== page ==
The base preferably houses the motor, the impeller and the control circuit. The impeller is preferably a mixed flow impeller. The motor is preferably a DC brushless motor to avoid frictional losses and carbon debris from the brushes used in a traditional brushed motor. Reducing carbon debris and emissions is advantageous in a clean or pollutant sensitive environment such as a hospital or around those with allergies. While induction motors, which are generally used in pedestal fans, also have no brushes, a DC brushless motor can provide a much wider range of operating speeds than an induction motor.
  • [0027]
    The air outlet preferably comprises a surface located adjacent the mouth and over which the mouth is arranged to direct the air flow emitted therefrom. This surface is preferably a Coanda surface, and the external surface of the inner casing section of the air outlet is preferably shaped to define the Coanda surface. The Coanda surface preferably extends about the opening. A Coanda surface is a type of surface over which fluid flow exiting an output orifice close to the surface exhibits the Coanda effect. The fluid tends to flow over the surface closely, almost ‘clinging to’ or ‘hugging’ the surface. The Coanda effect is already a proven, well documented method of entrainment in which a primary air flow is directed over a Coanda surface. A description of the features of a Coanda surface, and the effect of fluid flow over a Coanda surface, can be found in articles such as Reba, Scientific American, Volume 214, June 1963 pages 84 to 92. Through use of a Coanda surface, an increased amount of air from outside the fan assembly is drawn through the opening by the air emitted from the mouth.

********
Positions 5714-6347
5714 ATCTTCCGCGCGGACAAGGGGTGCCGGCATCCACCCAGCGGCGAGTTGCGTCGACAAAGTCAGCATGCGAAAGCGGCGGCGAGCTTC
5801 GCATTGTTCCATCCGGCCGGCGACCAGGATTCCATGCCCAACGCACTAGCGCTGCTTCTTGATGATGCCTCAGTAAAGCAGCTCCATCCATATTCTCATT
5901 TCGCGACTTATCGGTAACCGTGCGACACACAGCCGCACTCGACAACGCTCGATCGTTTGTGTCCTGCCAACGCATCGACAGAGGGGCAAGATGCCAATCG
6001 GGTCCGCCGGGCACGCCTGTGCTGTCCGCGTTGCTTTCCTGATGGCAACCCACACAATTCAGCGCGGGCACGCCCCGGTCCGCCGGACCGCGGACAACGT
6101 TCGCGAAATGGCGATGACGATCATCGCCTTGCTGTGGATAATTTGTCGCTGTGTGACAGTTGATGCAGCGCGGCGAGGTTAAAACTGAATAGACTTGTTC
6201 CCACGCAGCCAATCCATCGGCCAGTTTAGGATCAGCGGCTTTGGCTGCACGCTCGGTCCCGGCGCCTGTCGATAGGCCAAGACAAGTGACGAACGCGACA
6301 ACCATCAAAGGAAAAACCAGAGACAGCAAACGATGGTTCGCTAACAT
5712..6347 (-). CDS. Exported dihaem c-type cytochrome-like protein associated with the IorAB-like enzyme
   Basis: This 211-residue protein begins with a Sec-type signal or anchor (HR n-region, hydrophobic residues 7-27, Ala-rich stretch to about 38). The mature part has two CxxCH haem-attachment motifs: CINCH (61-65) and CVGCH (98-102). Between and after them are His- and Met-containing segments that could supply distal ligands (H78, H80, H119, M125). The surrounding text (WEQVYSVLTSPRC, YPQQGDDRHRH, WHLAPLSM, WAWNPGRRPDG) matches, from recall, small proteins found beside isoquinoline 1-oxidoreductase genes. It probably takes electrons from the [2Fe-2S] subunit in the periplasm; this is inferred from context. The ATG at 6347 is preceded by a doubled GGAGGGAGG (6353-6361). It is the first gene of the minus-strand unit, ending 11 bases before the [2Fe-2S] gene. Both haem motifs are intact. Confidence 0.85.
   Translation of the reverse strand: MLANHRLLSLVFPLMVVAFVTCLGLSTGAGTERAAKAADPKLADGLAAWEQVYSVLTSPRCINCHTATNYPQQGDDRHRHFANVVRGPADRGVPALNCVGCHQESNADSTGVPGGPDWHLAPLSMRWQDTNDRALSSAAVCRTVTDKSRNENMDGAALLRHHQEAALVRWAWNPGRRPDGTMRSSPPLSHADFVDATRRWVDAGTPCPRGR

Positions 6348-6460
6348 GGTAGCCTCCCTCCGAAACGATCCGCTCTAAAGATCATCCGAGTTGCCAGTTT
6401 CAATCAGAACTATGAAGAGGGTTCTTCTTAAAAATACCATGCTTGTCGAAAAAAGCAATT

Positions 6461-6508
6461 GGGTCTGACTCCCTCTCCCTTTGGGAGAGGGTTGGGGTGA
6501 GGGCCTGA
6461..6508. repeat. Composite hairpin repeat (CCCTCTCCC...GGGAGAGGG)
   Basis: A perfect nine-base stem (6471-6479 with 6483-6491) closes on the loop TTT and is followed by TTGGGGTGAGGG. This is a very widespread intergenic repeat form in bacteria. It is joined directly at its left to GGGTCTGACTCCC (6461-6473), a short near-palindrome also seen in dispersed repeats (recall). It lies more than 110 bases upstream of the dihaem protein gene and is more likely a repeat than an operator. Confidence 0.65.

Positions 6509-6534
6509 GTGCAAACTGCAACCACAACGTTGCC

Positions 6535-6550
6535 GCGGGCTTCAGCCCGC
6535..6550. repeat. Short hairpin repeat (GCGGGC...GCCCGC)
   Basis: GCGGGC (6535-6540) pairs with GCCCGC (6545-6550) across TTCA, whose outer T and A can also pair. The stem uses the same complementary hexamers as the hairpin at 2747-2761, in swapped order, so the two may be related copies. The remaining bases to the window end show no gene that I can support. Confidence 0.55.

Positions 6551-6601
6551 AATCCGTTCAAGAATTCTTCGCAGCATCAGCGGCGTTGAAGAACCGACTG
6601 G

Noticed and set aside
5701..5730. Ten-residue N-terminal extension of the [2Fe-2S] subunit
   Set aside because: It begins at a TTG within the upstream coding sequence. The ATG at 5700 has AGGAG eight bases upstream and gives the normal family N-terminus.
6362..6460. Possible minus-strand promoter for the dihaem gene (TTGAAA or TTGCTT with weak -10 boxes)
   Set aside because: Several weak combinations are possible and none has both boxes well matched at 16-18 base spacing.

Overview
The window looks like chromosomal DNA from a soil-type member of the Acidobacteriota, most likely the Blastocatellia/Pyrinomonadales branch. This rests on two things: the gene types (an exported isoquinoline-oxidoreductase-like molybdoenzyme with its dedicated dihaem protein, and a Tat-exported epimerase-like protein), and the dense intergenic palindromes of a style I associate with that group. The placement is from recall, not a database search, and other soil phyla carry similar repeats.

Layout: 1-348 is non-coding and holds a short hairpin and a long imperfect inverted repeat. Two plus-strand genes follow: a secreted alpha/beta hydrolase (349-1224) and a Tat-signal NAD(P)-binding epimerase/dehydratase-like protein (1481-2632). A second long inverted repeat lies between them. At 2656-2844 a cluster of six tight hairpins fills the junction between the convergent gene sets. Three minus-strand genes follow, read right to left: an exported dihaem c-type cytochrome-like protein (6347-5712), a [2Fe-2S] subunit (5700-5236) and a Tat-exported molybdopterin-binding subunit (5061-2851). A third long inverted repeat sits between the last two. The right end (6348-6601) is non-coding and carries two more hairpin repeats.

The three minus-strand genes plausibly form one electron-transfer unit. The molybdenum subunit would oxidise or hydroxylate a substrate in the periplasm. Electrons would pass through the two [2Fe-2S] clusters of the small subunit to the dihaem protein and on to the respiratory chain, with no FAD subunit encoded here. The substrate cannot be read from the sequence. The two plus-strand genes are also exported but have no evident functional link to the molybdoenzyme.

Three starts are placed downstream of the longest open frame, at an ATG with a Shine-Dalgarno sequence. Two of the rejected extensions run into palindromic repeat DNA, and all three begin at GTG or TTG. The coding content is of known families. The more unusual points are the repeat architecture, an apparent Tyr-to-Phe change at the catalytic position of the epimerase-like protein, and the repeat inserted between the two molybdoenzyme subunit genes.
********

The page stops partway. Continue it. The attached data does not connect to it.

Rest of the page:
• [0028]
    In a preferred embodiment an air flow created by the fan assembly enters the air outlet. In the following description this air flow will be referred to as primary air flow. The primary air flow is emitted from the mouth of the air outlet and passes over the Coanda surface. The primary air flow entrains air surrounding the mouth of the air outlet, which acts as an air amplifier to supply both the primary air flow and the entrained air to the user. The entrained air will be referred to here as a secondary air flow. The secondary air flow is drawn from the room space, region or external environment surrounding the mouth of the air outlet and, by displacement, from other regions around the fan assembly, and passes predominantly through the opening defined by the air outlet. The primary air flow directed over the Coanda surface combined with the entrained secondary air flow equates to a total air flow emitted or projected forward from the opening defined by the air outlet. Preferably, the entrainment of air surrounding the mouth of the air outlet is such that the primary air flow is amplified by at least five times, more preferably by at least ten times, while a smooth overall output is maintained.
  • [0029]
    Preferably, the air outlet comprises a diffuser surface located downstream of the Coanda surface. The external surface of the inner casing section of the air outlet is preferably shaped to define the diffuser surface.
  • [0030]
    The fan assembly may be in the form of a tower fan. Alternatively, the fan assembly may be in the form of a pedestal fan, and so the base may form part of an adjustable pedestal connected to the air outlet. The pedestal may comprise a duct for conveying the air flow to the air outlet. Thus, the pedestal may serve both to support the air outlet through which an air flow created by the fan assembly is emitted and to convey the created air flow to the air outlet. The location of the motor and the impeller towards the bottom of the pedestal can lower the center of gravity of the fan assembly in comparison to prior art pedestal fans where a bladed fan and drive apparatus for the bladed fan are connected to the top of the pedestal, thereby rendering the fan assembly less prone to falling over if knocked.
  • [0031]